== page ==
Ugh, doing Juneau -1 (4x18 SS) today wiped me out and was by no means moderate. Felt like I needed a nap after.
Moderate in my opinion means under threshold (keep an eye on heart rate too) and also an interval duration that we are used to.
I get ill for 3-4 days after almost every important single day race. I used to get frustrated by it, but now I tell myself it means that I put it all out there.
Coronavirus patient under quarantine: 'I feel fine… been doing my workouts’
For those that don’t read the article. That title is a bit misleading, he stated he had a 102 fever and knew something was wrong. He said he was listening to experts and have them make the decisions but is doing better now and has 7 days left of his quarantine.
Debunking the Myth of Exercise-Induced Immune Suppression: Redefining the Impact of Exercise on Immunological Health Across the Lifespan
I’m just gonna copy the abstract here too, because I think it’s important (bolding is me). The podcast has in the past been supportive of the “open window” hypothesis, which doesn’t seem to be accepted anymore:
Epidemiological evidence indicates that regular physical activity and/or frequent structured exercise reduces the incidence of many chronic diseases in older age, including communicable diseases such as viral and bacterial infections, as well as non-communicable diseases such as cancer and chronic inflammatory disorders. Despite the apparent health benefits achieved by leading an active lifestyle, which imply that regular physical activity and frequent exercise enhance immune competency and regulation, the effect of a single bout of exercise on immune function remains a controversial topic. Indeed, to this day, it is perceived by many that a vigorous bout of exercise can temporarily suppress immune function. In the first part of this review, we deconstruct the key pillars which lay the foundation to this theory—referred to as the “open window” hypothesis—and highlight that: (i) limited reliable evidence exists to support the claim that vigorous exercise heightens risk of opportunistic infections; (ii) purported changes to mucosal immunity, namely salivary IgA levels, after exercise do not signpost a period of immune suppression; and (iii) the dramatic reductions to lymphocyte numbers and function 1–2 h after exercise reflects a transient and time-dependent redistribution of immune cells to peripheral tissues, resulting in a heightened state of immune surveillance and immune regulation, as opposed to immune suppression. In the second part of this review, we provide evidence that frequent exercise enhances—rather than suppresses—immune competency, and highlight key findings from human vaccination studies which show heightened responses to bacterial and viral antigens following bouts of exercise. Finally, in the third part of this review, we highlight that regular physical activity and frequent exercise might limit or delay aging of the immune system, providing further evidence that exercise is beneficial for immunological health. In summary, the over-arching aim of this review is to rebalance opinion over the perceived relationships between exercise and immune function. We emphasize that it is a misconception to label any form of acute exercise as immunosuppressive, and, instead, exercise most likely improves immune competency across the lifespan.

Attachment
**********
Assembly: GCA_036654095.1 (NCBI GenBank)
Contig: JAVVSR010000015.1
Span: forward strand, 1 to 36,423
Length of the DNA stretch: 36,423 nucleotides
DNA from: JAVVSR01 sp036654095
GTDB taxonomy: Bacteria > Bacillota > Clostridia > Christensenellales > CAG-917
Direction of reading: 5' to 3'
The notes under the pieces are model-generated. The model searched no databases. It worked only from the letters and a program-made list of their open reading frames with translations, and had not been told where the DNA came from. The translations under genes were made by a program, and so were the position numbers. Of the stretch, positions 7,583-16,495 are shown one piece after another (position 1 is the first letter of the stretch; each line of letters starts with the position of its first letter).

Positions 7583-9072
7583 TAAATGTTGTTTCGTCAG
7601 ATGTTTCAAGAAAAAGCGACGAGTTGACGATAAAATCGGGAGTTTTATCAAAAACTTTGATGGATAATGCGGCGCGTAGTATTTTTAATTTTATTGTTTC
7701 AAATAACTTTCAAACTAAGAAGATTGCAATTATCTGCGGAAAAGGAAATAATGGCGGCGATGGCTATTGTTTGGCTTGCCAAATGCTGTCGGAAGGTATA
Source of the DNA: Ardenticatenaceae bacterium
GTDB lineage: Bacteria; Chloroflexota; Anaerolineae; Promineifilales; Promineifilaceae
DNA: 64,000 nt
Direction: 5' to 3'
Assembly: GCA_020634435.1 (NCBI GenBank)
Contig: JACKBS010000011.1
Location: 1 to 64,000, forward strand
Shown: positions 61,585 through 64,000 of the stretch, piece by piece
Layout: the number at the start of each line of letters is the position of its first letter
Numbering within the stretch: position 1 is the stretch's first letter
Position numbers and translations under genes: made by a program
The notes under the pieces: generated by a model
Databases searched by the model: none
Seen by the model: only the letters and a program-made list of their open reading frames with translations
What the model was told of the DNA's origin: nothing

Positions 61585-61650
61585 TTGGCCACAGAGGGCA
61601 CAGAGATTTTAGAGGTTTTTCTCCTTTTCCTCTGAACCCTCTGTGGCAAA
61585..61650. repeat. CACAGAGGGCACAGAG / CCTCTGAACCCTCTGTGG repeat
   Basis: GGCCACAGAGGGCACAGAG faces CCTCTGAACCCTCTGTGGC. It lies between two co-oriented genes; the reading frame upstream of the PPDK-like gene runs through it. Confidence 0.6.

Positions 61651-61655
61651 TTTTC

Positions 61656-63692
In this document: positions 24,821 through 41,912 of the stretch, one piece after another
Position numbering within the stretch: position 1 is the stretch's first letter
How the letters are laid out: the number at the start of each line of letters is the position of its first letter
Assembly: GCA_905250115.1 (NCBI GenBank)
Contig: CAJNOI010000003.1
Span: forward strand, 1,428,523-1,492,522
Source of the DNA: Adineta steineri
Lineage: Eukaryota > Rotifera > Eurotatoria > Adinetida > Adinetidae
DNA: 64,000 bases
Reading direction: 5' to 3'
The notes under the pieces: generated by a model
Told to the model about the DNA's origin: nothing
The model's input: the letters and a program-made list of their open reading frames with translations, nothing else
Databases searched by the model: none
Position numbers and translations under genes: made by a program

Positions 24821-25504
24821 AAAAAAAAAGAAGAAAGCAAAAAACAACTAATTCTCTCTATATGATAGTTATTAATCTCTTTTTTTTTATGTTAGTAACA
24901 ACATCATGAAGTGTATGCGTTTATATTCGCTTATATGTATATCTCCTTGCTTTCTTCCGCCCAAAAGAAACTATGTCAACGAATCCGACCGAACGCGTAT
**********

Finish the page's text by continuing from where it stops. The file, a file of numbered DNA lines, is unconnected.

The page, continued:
From the women’s running article we could extrapolate that either would be better than a long continuous ride like Long Fellow:
“Nieman and colleagues have been surprised by one of their consistent findings. While long, hard runs seem to lower immunity, the same is not true of long, intermittent runs. “
And any session has less negative impact if you are fuelling your rides:
“By measuring glycogen in immune cells, Neiman has discovered that a three-hour run (with no carb intake) depletes those cells just as it depletes your leg muscles, and the immune cells become noticeably dysfunctional. You could say they bonk. When runners consume carbs during the same run, their immune cells “look and perform much better,” says Nieman.“
Hi, I will have a crack the paper linked by @Peter
- Athletes often think they are sick when they are not